- Are the small irritations and disappointments worth our time and focus? Probably not. We can acknowledge our feelings and decide to let it go. If it increases as a problem, we can choose to do something different. If your upset is moderate to big, we will have some additional steps to work through.
- Larger upsets may require some action on our part. CHOOSING what to do after some thoughtful consideration is a part of this plan. Here are some possible things to consider.
- Would it help to talk to someone? A neutral or supportive party? Or the person who is involved in the upset?
- Simply talking about our feelings and acknowledging them helps to begin to lessen the power of these feelings. The intensity of how we feel can lesson and we can begin to see more clearly. 1) If you are choosing to talk with a supportive friend, consider one who is more of a listener opposed to telling you what to do. 2) If you choose to talk with the person who is involved in the upset, then try to do it when you are not in a high reactive state, but one on in which you feel you can talk in a low, calm thoughtful way as much as possible with a respectful tone. This will help to create an atmosphere in which the other person will be able to hear you without becoming defensive and be able to respond in a thoughtful way.
- Deciding what you need to feel better and taking action to make that happen. If this involves another then it may mean exploring ideas that will work for both of you. This may be a process, but just beginning this interaction will take you where you want to go. It may mean letting go of rigid ideas of what has to happen to make it better. Seeing both sides and coming to a point that peace and what you both can live with may be the answer. This said, there may be some things that do not have a middle ground. For example a third-party involvement in a relationship or an ongoing drug or alcohol issue. A decisive stance or action on your part my be part of what is needed. If this is an individual issue, it may involve deciding what is best for you and then moving toward this action.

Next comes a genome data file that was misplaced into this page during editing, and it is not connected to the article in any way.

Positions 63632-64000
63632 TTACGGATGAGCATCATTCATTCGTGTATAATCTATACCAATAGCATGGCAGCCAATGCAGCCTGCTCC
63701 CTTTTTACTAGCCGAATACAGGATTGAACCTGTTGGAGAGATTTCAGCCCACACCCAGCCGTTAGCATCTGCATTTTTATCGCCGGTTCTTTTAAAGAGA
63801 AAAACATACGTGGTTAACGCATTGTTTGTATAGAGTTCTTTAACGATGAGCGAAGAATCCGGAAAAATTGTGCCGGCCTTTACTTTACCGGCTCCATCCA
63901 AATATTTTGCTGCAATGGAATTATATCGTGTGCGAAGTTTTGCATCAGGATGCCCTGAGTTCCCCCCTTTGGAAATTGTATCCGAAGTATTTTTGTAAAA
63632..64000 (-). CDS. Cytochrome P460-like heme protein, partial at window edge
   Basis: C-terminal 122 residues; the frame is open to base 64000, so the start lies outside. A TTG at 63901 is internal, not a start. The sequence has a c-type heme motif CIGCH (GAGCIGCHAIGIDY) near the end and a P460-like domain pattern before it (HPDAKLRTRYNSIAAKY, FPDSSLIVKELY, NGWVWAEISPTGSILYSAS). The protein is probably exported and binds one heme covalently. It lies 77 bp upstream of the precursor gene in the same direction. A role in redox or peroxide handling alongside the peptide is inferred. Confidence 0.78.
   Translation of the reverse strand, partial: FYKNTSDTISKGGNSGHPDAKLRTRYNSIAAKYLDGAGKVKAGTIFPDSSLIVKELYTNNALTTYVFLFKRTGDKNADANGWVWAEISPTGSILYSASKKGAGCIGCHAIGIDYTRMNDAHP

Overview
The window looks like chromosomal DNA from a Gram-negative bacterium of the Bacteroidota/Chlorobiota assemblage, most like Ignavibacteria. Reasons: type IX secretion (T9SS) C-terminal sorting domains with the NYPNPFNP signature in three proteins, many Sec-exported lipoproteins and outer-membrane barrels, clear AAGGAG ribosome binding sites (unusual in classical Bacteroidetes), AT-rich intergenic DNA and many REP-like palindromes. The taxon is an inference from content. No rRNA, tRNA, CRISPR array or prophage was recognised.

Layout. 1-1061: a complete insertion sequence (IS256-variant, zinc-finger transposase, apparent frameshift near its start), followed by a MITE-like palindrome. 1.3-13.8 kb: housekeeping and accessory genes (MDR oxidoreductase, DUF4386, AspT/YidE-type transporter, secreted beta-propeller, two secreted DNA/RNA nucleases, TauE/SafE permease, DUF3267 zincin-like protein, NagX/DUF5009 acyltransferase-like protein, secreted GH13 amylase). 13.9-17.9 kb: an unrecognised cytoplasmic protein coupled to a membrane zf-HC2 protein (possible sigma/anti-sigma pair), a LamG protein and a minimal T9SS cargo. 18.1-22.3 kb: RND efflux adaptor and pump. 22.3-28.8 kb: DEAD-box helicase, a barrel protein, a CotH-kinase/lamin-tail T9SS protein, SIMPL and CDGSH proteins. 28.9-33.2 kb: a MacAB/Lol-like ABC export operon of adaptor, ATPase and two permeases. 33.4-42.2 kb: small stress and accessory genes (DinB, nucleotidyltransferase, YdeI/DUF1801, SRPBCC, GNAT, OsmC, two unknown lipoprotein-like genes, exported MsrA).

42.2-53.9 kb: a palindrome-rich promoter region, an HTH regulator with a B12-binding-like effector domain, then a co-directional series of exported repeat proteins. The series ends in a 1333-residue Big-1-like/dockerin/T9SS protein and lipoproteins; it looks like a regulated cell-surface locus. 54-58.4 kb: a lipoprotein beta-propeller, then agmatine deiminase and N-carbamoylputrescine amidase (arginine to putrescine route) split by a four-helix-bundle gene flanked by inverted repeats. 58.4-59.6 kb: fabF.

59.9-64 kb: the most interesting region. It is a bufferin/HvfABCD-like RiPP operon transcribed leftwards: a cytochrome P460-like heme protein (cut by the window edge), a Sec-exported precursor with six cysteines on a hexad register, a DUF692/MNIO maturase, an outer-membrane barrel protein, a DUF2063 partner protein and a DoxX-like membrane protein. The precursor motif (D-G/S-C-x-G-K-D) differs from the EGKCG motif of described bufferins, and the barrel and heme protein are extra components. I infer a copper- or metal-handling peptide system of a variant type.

- Forgiveness may be a part of the plan. This is a letting go process and one that is not always simple. But it is attainable. Forgiveness is not saying you are ok with a betrayal or a hurtful interaction, etc. It is about choosing to come to a place of letting it go to let the good come back in. And beginning the process of re-building and healing.
- Shift to a happier place. Begin to focus on what makes you feel happy. You can build on this, creating more of what you want in your life.
We all have to decide how much power we want something to have over us. Sometimes we may need to have a time of grief, especially with a significant loss. This is normal and part of what we may need. At some point with small or large things we can come to a point of deciding if we are ready to let go or at least partially let go and let the good stuff back into our life. Happiness and joy is something we all deserve. We have the power to create the life we want.